4 After written submissions were filed by the amicus, which raised threshold issues concerning the Court’s power to appoint a SPL, the plaintiffs sought the Court’s leave to file a further amended originating application dated 19 July 2021 (FAOA) to make an additional alternative claim for the appointment of a “reviewing liquidator” under s 90-23 of the IPS.
5 The filing of the FAOA was not opposed by the defendant. While Mr Bender formally opposed leave being granted, he indicated that he would not be prejudiced by the grant of leave and could address the Court on the alternative claim in oral submissions. In those circumstances, the Court granted leave for the plaintiffs to rely upon the FAOA.
An unfortunate post-hearing development
6 Late in the evening on 20 July 2021, after the Court had reserved judgment, the plaintiffs’ instructing solicitor, Mr Trevor Hall, emailed my Chambers. This email in part sought leave to rely upon post-hearing submissions, due to his alleged inability to provide instructions to the plaintiffs’ counsel in closing submissions caused by the proceeding being conducted remotely by Microsoft Teams. These submissions alleged that Weston, the only “significant creditor”, “supports the application”, and “therefore in terms of the position of creditors, the Court [could] be comforted that the position of Weston is descriptive of the result. Creditors support it.” Mr Hall also claimed that ESI is not a creditor of BMR.
7 By reply email on 21 July 2021 at 10:22 am, my Associate requested that the defendant and amicus provide any response to the plaintiffs’ request for leave, including the claim that Weston supported the plaintiffs’ application, by 22 July 2021. At 10:41 am on 21 July 2021, Mr Hall responded to this email as follows:
As a matter of considerable embarrassment, it is brought to my attention that Weston will not and does not support the application. That is in error.
I will otherwise revert as to the below email before people start investing any time in responding to it.
8 As is evident, this email left quite unclear whether the plaintiffs still pressed their application for leave to rely upon the other post-hearing submissions made by Mr Hall in his 20 July 2021 email.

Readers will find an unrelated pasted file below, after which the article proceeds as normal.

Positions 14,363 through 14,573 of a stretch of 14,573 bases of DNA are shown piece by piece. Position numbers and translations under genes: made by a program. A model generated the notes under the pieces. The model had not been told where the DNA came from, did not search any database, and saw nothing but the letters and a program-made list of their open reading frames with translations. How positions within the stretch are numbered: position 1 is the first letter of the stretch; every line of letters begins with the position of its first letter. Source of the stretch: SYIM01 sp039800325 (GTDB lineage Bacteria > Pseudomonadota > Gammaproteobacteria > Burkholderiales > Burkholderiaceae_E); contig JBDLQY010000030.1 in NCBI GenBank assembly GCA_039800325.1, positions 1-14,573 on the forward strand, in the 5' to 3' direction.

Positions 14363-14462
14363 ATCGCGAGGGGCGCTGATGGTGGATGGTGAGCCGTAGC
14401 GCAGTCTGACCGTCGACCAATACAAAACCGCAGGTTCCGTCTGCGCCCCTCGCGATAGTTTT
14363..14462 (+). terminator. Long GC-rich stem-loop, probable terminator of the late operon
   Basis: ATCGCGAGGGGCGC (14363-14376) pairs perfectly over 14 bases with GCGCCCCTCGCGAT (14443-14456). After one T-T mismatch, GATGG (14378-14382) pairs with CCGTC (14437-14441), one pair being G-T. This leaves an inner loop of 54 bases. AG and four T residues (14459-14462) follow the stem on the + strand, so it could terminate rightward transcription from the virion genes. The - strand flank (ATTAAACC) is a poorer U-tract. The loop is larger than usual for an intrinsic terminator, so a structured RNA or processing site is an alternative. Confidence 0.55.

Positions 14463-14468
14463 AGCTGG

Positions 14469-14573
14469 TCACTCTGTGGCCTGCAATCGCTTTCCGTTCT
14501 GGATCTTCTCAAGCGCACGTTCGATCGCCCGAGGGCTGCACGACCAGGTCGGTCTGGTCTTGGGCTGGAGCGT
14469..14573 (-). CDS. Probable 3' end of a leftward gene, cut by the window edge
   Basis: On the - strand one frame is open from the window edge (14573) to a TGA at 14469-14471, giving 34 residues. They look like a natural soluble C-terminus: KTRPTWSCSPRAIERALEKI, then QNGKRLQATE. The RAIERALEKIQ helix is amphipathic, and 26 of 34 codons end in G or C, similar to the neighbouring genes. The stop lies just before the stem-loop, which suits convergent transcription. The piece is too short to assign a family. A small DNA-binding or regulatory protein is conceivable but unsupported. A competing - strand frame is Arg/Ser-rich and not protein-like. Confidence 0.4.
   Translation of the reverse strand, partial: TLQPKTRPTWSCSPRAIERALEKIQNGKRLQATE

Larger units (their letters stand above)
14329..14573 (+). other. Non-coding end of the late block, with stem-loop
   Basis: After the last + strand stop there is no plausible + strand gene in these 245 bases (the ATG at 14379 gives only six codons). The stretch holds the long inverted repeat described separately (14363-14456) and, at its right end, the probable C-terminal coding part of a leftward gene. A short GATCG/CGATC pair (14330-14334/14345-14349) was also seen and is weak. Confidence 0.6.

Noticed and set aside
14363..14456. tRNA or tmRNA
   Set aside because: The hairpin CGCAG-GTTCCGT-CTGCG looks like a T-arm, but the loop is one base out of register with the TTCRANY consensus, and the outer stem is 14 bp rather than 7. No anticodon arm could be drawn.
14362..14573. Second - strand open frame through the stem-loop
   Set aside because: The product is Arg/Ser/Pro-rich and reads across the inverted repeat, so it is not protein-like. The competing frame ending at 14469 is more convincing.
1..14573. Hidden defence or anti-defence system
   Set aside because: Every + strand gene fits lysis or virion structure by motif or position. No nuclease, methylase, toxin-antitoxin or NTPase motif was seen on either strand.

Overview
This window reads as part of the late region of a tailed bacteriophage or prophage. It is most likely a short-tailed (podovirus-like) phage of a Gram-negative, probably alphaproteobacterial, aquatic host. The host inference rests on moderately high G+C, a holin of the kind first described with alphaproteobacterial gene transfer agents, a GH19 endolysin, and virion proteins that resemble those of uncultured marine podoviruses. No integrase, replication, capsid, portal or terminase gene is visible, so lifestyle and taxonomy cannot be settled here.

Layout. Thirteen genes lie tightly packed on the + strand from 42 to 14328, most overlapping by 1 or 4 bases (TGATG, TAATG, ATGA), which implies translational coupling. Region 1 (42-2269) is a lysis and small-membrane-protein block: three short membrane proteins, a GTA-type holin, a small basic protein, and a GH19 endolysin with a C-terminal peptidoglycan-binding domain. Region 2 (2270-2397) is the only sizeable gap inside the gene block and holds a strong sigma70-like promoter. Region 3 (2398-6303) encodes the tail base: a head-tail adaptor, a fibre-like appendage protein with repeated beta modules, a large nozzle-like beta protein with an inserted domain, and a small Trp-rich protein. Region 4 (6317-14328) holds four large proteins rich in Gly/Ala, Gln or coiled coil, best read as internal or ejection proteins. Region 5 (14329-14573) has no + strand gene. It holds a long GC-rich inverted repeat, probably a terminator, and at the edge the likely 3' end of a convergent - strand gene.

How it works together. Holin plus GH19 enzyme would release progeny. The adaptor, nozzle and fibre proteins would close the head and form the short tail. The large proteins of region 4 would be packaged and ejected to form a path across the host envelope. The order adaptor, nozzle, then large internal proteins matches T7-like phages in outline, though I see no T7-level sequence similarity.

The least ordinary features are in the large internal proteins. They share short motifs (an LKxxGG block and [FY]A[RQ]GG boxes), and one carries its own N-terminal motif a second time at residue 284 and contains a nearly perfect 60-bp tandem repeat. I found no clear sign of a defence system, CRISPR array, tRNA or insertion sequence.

9 By email on 21 July 2021 at 10:47 am, the defendant opposed the grant of leave.
10 At 11:37 pm on 21 July 2021, Mr Hall sent to my Chambers a further “amended email”. This email was in similar terms to Mr Hall’s email dated 20 July 2021, but without reference to the submissions concerning Weston’s support of the application.
11 On 22 July 2021, Mr Bender as amicus also indicated his opposition to the plaintiffs being granted leave to rely upon Mr Hall’s emails dated 20 and 21 July 2021. My reasons for refusing leave substantially reflect Mr Bender’s submissions.
12 First, as the High Court has made very clear, the time and place for making submissions is at the oral hearing. Once an oral hearing is concluded and judgment reserved, only in very exceptional circumstances, if at all, will the Court grant leave for a party to rely upon further submissions: see Stuart v The Queen (1959) 101 CLR 1 at 10 (Dixon CJ, McTiernan, Fullagar, Taylor and Windeyer JJ); Carr v Finance Co of Australia Ltd  HCA 20; 147 CLR 246 at 258 per Mason J; NT Power Generation Pty Ltd v Power and Water Authority  HCA 48; 219 CLR 90 at - per McHugh ACJ, Gummow, Callinan and Heydon JJ; Eastman v Director of Public Prosecutions (ACT)  HCA 28; 214 CLR 318 at - per McHugh J (Gummow J agreeing); Miller & Associates Broking Pty Ltd v BMW Australia Finance Ltd  HCA 31; 241 CLR 357 at  per Heydon, Crennan and Bell JJ; see also Frugtniet v Secretary, Department of Social Services  FCAFC 127 at  per Wheelahan and Snaden JJ, O’Callaghan J agreeing and the cases cited therein). The observations of McHugh J in Eastman at - particularly resonate with the current proceeding (foonotes omitted) (emphasis added):
29 Parties to matters before the court need to understand that, once a hearing in the court has concluded, only in very exceptional circumstances, if at all, will the court later give leave to a party to supplement submissions. Parties have a legal right to present their arguments at the hearing. If a new point arises at the hearing, the court will usually give leave to the parties to file further written submissions within a short period of the hearing — ordinarily 7 to 14 days. But a party has no legal right to continue to put submissions to the court after the hearing. In so far as the rules of natural justice require that a party be given an opportunity to put his or her case, that opportunity is given at the hearing.
30 This is not the first time that this court has had to emphasise that the hearing is the time and place to present arguments. In Carr v Finance Corp of Australia Ltd (No 1) Mason J said:
The material was submitted without leave having been given by the Court. The impression, unfortunately abroad, that parties may file supplementary written material after the conclusion of oral argument, without leave having been given beforehand, is quite misconceived. We have to say once again, firmly and clearly, that the hearing is the time and place to present argument, whether it be wholly oral or oral argument supplemented by written submissions.
31 Once the hearing has concluded, the workload of the court makes it impossible for the court to give leave to file further submissions — with all the attendant delay in the court’s business by a fresh round of submissions. Efficiency requires that the despatch of the court’s business not be delayed by further submissions reflecting the afterthoughts of a party or — as perhaps is the case in this appeal — some dissatisfaction with the arguments of the party’s counsel.